Amos Harel
June 16, 2010 - 12:00am

A Israeli soldier is to face charges over the shooting of two Palestinian women during Operation Cast lead in Gaza a year and a half ago, the army said on Wednesday.

The solider will be charged with opening fire on a 64-year-old Raya Salma Abu Hajjaj and her 35-year-old daughter Majda in disregard of the IDF's rules of engagement.

Chief Army Prosecutor Avihai Mandelblit will on June 22 hold a hearing to determine the exact charges the soldier will face.

The unusually strong phrasing of the summons to the hearing, which includes the word 'killing', leaves open the possibility of a manslaughter charge, or a lesser charge of negligence.

The soldier, identified only as First Seargent S., said during an army investigation that he had fired at the women's legs only when he believed troops' lives to be at risk and had not intended to kill them.

But Palestinian eyewitnesses to the shooting south of Gaza city on January 4, 2009, said the women were among a group of civilians waving white flags.

Sergeant S. was part of a combined force of Givati and armored brigades which had entered a built up area when it identified a group of around 30 Palestinians walking towards them, apparently after being ordered by the IDF to evacuate their homes in a neighboring area.

A deputy battalion commander ordered troops to fire warning shots towards the group - but not at them. Soon after the order was given, two Givati brigade soldiers joined the troops. One of them, S., opened fire, killing the two women.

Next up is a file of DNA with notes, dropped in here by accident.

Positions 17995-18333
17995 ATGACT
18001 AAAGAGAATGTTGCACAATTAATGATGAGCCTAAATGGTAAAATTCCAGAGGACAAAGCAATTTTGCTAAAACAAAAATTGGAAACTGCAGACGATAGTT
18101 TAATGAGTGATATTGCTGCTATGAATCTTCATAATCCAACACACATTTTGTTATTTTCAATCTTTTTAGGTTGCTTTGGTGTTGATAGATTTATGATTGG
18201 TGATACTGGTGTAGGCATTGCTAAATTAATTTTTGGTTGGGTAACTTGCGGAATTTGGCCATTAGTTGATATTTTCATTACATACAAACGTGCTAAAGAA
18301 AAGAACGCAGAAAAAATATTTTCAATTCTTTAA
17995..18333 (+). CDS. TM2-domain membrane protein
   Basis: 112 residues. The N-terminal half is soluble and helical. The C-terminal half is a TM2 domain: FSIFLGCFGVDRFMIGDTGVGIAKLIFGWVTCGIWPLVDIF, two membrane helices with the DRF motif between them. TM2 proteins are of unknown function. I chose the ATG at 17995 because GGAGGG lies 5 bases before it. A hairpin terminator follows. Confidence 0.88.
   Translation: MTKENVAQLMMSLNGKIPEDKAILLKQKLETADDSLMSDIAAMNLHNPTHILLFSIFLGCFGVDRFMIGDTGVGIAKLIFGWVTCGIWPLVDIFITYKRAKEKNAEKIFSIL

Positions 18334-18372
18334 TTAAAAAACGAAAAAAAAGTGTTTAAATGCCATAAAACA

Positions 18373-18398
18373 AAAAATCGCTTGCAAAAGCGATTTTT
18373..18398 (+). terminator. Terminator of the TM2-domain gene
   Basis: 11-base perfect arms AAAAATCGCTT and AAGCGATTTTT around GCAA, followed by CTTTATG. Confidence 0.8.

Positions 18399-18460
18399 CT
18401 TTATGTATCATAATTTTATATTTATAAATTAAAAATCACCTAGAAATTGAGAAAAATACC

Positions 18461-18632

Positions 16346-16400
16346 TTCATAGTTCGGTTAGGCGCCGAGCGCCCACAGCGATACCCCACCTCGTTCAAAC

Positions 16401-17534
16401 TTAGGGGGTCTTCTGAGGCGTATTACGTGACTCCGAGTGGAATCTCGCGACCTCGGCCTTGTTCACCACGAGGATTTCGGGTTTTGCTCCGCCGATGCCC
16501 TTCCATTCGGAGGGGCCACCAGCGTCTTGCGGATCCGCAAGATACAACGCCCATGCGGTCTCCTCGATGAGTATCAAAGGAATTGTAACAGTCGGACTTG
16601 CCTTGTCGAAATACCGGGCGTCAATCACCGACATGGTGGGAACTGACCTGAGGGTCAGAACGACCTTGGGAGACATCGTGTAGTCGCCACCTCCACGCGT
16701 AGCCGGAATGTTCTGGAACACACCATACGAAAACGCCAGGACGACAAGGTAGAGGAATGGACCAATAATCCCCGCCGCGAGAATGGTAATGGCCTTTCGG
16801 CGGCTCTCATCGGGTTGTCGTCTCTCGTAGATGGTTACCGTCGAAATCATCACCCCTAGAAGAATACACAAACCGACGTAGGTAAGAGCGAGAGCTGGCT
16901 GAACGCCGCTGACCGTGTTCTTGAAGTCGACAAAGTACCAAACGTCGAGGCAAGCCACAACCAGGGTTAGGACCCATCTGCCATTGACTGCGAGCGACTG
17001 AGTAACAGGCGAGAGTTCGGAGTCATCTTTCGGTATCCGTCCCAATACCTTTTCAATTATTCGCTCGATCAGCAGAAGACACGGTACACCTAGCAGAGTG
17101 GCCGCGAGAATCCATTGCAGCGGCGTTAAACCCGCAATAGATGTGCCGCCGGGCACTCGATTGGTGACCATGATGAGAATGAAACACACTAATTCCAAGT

Investigators found that the battalion commander had acted properly. The case is expected to center on how much S. knew of the circumstances and the commander's orders when he arrived at the scene.

The fatal incident was first investigated following reports by B'Tselem, an Israeli human rights organization, and was later mentioned in a UN report by former South African jurist Richard Goldstone, which accused both Israel and Hamas with war crimes.

If S. is charged, he will be the third soldier to be tried for offenses during the Gaza war.

Some 1,400 Palestinians and 13 Israelis were killed during Israel's three-week war on Hamas in late 2008 and early 2009.

Earlier this year, Israel submitted its response to the UN report. Defense Minister Ehud Barak said at the time:

"This report stresses that the IDF is like no other army, both from a moral standpoint as well as from a professional standpoint."

Barak said: "All of the soldiers and officers whom we sent to battle need to know that the state of Israel stands behind them even on the day after."


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